The company states that its chronic pain formulation are substantially free of delta-9-tetrahydrocannabinol(TCH), which minimizes its potential for abuse. It’s a long way from a patent application to clinical trials and any data showing efficacy or safety of treatments for chronic pain. The current drug delivery effort were accelerated through the combination of proprietary in silico prediction approach, high throughput screening techniques using cell based models. The current patent application covers myrecene containing complex mixtures capable targetting the non- traditional cannabinoid receptor, TRPV1. This latest patent application complements the issued TRPV1 patent that GB Sciences licensed for Makai Biotechnology.

Entouraged theory

Many cannabis researchers have theorised that the role of terpenes in cannabis based therapies is to act as so called ‘Entourage’ components. We show that the TRPV1 receptors is a target for entourage compound, a molecular interaction that had previously been demonstrated for several of the cannabinoids. They have demonstrated that beta-mycrene is the most significant of several terpenes derived from cannabis plant that are capable of activating TRPV1 receptors. Mycrene like capsaicin causes TRPV1desenitization after prolonged exposure and should therefore prove useful in treatment of chronic pain. In creating our novel MCCM mixture for pain, we have also demonstrated that other terpenes cannabinoids present in complex mixture including those that do not demonstrate significant TRPV1 agonist activity on their own, act in combination to increase the efficacy of mycrene.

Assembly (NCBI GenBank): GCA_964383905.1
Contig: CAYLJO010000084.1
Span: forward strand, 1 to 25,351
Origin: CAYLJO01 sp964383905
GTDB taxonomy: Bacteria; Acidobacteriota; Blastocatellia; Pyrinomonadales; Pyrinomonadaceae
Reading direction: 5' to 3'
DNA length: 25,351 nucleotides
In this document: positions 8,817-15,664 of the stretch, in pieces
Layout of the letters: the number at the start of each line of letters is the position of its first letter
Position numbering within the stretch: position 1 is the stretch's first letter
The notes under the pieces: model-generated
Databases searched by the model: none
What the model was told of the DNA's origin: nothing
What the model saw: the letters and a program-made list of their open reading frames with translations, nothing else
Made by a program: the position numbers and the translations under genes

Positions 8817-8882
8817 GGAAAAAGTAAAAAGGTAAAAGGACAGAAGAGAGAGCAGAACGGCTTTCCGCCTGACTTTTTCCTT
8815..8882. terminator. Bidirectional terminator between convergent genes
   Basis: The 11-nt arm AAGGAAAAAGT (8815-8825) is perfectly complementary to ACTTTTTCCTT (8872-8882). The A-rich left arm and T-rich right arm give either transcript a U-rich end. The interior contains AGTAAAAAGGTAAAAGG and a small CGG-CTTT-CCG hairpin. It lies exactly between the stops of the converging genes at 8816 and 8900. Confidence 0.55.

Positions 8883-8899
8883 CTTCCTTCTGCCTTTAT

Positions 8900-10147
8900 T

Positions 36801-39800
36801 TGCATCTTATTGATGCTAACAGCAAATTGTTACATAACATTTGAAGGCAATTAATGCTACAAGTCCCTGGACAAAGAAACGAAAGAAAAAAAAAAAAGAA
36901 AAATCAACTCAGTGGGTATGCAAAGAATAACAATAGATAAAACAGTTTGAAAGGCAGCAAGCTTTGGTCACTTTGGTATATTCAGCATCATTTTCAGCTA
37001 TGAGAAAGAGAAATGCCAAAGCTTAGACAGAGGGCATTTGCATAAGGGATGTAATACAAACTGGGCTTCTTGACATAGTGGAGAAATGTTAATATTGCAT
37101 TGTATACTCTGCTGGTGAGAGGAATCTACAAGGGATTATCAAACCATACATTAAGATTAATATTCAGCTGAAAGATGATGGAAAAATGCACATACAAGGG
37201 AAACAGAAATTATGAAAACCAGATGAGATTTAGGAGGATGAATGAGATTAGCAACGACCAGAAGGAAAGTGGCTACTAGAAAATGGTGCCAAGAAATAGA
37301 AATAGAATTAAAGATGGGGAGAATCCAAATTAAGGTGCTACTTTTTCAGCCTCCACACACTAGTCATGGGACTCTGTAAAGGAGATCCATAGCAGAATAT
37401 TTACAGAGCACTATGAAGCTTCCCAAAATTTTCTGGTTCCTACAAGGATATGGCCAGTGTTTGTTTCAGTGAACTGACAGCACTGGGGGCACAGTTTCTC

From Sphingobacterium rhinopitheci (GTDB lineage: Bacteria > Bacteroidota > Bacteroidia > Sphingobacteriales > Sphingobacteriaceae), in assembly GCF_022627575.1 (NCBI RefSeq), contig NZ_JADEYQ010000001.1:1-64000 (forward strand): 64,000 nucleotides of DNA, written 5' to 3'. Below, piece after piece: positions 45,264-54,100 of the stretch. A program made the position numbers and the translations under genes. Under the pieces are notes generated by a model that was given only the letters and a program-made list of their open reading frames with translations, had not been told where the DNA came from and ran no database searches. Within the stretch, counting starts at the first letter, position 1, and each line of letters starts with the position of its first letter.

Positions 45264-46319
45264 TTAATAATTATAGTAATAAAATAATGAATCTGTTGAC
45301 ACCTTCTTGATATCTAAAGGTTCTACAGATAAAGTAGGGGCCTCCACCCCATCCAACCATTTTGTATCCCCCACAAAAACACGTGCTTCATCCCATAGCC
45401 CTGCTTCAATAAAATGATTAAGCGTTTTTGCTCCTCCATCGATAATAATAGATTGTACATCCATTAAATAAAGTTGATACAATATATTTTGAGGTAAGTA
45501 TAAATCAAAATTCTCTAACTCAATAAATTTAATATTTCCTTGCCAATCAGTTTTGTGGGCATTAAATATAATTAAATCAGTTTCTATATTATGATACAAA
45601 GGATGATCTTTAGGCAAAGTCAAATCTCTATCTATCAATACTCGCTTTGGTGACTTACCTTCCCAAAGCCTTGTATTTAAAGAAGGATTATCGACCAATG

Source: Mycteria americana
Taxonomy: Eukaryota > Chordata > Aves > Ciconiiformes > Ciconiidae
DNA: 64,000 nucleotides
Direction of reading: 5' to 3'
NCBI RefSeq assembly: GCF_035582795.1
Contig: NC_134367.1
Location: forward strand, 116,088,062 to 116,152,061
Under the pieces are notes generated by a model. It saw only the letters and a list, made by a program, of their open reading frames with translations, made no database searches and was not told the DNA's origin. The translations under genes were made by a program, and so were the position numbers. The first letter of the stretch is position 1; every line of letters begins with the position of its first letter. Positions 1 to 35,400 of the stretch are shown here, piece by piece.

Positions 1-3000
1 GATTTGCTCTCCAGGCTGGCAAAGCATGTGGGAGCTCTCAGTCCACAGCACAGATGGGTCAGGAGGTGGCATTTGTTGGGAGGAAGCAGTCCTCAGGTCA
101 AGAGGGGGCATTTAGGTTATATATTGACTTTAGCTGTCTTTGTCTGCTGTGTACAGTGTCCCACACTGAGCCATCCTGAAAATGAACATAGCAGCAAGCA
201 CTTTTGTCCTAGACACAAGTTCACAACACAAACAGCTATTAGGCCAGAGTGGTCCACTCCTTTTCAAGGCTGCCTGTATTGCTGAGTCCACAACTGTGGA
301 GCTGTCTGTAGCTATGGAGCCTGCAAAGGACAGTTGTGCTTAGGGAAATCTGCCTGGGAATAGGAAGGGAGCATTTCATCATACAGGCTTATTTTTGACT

“These new chronic pain and heart formulas adhere to GB Science’s strategy of commercializing complex mixtures of cannabis-derived compounds whose pharmaceutical activity does not require THC. Instead, the purified THC is sold as a certified raw ingredient or used in co-branded dispensary products,” said John Poss, Chairman and CEO of the company.